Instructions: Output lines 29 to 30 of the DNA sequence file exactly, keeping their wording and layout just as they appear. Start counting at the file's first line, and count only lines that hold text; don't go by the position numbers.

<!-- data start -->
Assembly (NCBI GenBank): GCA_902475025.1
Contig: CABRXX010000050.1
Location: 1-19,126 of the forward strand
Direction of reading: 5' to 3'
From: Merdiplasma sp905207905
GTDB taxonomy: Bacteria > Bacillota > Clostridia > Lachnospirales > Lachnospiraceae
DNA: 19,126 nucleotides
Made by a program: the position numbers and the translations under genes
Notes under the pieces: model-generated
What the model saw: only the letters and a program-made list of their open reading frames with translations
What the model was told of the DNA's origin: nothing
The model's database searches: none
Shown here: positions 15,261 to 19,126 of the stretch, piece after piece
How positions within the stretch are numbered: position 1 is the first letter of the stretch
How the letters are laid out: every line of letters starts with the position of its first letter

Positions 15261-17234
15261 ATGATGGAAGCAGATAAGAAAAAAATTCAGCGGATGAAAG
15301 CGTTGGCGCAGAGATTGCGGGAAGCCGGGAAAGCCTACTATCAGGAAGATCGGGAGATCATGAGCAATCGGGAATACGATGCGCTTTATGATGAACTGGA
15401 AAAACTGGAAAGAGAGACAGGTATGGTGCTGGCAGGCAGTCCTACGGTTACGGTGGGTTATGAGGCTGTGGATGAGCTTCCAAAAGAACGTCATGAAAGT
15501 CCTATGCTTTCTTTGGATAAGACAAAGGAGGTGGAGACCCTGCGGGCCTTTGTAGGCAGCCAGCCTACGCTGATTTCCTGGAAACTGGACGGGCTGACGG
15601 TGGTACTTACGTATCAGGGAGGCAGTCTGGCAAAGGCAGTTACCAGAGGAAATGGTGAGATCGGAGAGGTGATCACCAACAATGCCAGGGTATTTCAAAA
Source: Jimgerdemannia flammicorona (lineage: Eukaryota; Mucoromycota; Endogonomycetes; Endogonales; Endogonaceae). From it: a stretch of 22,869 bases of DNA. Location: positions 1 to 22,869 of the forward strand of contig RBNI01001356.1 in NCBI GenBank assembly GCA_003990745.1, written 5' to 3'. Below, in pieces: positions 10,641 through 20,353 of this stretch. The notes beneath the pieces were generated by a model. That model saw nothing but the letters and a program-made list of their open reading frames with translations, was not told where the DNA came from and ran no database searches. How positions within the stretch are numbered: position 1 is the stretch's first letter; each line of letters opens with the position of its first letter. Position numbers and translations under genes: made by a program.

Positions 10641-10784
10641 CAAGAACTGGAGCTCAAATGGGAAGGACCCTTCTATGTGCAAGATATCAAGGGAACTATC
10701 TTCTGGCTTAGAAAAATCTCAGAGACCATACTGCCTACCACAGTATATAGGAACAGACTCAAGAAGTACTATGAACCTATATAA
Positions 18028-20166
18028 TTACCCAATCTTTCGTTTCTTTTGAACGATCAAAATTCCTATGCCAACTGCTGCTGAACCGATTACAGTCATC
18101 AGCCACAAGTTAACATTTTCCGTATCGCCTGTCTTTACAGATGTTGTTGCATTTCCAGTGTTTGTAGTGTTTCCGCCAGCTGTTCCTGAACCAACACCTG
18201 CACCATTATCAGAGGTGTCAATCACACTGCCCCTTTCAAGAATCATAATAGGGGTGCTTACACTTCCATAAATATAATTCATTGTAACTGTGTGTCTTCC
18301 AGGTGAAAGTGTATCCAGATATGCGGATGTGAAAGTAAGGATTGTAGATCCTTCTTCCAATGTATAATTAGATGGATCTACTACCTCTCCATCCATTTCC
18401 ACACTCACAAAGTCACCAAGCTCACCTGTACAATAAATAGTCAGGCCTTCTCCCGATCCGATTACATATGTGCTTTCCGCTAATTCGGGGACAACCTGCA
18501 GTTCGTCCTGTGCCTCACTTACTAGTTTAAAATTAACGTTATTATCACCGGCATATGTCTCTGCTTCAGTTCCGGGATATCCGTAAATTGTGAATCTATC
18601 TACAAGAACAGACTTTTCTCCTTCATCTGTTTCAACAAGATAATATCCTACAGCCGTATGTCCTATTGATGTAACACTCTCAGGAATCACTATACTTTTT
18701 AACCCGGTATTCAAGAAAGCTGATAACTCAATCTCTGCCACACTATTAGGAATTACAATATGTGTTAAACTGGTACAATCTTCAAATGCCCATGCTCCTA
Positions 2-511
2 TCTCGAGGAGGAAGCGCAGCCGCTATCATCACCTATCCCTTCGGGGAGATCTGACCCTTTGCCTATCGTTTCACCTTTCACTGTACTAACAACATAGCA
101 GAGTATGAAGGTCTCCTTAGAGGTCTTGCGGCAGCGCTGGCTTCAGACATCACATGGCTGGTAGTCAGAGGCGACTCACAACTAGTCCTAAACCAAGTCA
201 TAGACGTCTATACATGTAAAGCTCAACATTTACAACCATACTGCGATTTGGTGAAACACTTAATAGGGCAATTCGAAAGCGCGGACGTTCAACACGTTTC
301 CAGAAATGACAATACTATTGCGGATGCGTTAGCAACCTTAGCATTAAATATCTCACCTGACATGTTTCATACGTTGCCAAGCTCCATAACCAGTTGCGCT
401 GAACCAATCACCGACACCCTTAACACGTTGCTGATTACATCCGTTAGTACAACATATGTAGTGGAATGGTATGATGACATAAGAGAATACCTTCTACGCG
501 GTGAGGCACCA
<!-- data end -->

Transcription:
18201 CACCATTATCAGAGGTGTCAATCACACTGCCCCTTTCAAGAATCATAATAGGGGTGCTTACACTTCCATAAATATAATTCATTGTAACTGTGTGTCTTCC
18301 AGGTGAAAGTGTATCCAGATATGCGGATGTGAAAGTAAGGATTGTAGATCCTTCTTCCAATGTATAATTAGATGGATCTACTACCTCTCCATCCATTTCC